Dr Soudabeh Ananisarab is the Course Director of our Foundation English course. We caught up with her to find out more about what makes her course distinct, why Birmingham is a good place to study and what students can do to help prepare for the course...
Could you tell us about your experience and how this feeds into your course?
I am a Lecturer in Drama and I have been teaching at BCU on a wide range of modules for a number of years. I am familiar with our undergraduate programme and the specific needs of our students. In my role as Course Director, I have used this knowledge to ensure that the Foundation year fits well into the larger BA degree that we expect our Foundation students to ultimately complete. I think it is essential that Foundation students feel fully integrated into the larger student community at the School and my involvement with our BA programme is helping me to achieve this aim.
What is the philosophy of your course?
The philosophy of the Foundation course is to help students develop the skills and knowledge essential for succeeding in future degree level studies. This includes skills in research, critical analysis, planning and evaluation, creativity and effective communication. We consider the Foundation year as a springboard into degree level study and are fully dedicated to ensuring that our students have the best start possible.
If you had to name one thing about your course that makes it distinct, what would it be?
It would be our academics’ diverse range of expertise. In the School, we have respected academics and practitioners working in all areas of English studies – literature, drama, language and creative writing. As a result, we are able to offer a diverse range of modules to allow our students to tailor their studies to their individual interests and career aspirations.
Why is Birmingham a good place to study?
Birmingham is an incredibly exciting place to live and study. It is a vibrant and diverse city with great food, entertainment, shops and cultural activities. Our campus is only a short walk from the city centre and we encourage our students to make the most of all that Birmingham has to offer – for instance at the moment, all our students get free tickets to the Royal Birmingham Conservatoire’s fantastic acting shows! At BCU, we are also committed to contributing to the cultural life in Birmingham through links with local cultural institutions and agencies.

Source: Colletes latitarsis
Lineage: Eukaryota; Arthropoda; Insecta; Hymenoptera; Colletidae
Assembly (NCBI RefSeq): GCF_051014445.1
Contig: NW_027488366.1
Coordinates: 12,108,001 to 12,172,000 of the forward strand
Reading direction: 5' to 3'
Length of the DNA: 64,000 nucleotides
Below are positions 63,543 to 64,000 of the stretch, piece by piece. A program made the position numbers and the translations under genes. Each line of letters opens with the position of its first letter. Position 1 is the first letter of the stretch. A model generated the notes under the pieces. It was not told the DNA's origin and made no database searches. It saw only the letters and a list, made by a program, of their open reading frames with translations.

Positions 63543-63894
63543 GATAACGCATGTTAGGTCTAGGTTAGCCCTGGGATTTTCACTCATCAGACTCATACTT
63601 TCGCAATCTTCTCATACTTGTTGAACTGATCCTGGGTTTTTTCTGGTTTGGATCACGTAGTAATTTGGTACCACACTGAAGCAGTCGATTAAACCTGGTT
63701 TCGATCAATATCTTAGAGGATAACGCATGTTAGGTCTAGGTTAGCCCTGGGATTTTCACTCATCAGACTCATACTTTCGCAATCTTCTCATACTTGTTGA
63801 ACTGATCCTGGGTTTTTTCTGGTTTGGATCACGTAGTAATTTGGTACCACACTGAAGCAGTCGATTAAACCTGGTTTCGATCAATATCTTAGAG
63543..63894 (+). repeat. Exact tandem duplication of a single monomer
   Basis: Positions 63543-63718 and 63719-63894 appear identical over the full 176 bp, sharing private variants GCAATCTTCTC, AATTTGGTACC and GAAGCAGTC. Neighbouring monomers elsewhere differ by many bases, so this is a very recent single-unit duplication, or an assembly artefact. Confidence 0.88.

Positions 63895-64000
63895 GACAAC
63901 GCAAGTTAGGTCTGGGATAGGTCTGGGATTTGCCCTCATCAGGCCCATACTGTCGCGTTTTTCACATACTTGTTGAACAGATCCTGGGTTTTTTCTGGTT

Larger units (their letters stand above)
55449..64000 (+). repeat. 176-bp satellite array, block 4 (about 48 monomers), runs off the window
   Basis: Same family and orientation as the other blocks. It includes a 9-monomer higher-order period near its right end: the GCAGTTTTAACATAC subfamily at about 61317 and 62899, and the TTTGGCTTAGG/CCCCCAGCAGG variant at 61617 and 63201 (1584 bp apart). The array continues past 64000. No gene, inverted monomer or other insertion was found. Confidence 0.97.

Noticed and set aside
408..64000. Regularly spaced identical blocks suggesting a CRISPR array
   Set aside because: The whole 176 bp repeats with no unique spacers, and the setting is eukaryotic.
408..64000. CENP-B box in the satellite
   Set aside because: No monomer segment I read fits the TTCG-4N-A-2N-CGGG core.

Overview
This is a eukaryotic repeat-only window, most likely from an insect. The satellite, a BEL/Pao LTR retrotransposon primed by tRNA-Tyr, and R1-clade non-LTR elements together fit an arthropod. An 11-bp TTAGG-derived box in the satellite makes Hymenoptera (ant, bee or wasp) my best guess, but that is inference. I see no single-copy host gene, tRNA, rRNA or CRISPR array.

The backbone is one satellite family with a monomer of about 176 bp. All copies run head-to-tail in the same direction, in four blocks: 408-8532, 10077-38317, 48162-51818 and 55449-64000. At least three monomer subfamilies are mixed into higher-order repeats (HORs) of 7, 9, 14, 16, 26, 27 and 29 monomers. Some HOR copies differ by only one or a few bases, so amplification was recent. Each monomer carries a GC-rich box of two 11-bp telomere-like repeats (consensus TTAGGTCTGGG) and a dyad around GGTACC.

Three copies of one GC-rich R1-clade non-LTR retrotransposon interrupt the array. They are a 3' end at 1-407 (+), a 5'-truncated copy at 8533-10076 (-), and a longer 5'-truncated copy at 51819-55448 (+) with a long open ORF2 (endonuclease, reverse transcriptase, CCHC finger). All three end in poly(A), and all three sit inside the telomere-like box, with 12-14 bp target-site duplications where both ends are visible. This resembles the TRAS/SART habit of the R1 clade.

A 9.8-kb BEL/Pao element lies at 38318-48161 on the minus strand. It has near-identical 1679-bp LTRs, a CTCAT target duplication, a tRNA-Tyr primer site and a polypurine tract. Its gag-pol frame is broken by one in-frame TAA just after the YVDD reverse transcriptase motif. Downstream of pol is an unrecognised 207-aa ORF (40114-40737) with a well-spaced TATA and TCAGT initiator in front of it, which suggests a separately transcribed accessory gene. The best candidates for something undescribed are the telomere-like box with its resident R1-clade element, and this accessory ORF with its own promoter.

Why do you believe it’s important to study a degree and why might students want to study your course?
I think the importance of studying a degree is twofold and we look to combine the two in our English degrees at BCU. Firstly, it can improve your career prospects. You develop subject specific knowledge as well as transferrable skills that will open up new possibilities for you. Secondly, student life is also a great personal learning experience. You meet new people from all walks of life, introducing you to different life experiences. Challenging perspectives and thinking critically is also embedded in our course, as we teach our students to become independent thinkers. In addition to helping our students develop extensive subject knowledge, our modules also focus on specific transferrable skills. This focus on employability has enabled our graduates to adapt to a wide range of career paths and employment opportunities.
What can students do to help prepare them for their course?
Read, read and read! Students of English studies should read widely as this will help them develop key writing, close reading and researching skills. At the School of English, each module has a separate reading list to help students identify key texts in the subject area. Before arriving, students are given access to their semester one reading lists. I would say that is a really good place to start.
What’s your favourite element about working at the School of English?
The diversity of our student and staff communities is my favourite element. I work with and teach people from a diverse range of backgrounds and interests. I enjoy the range of perspectives and approaches that this can bring to our discussions of literary texts in seminars. I also always love hearing about the amazing research my colleagues are doing.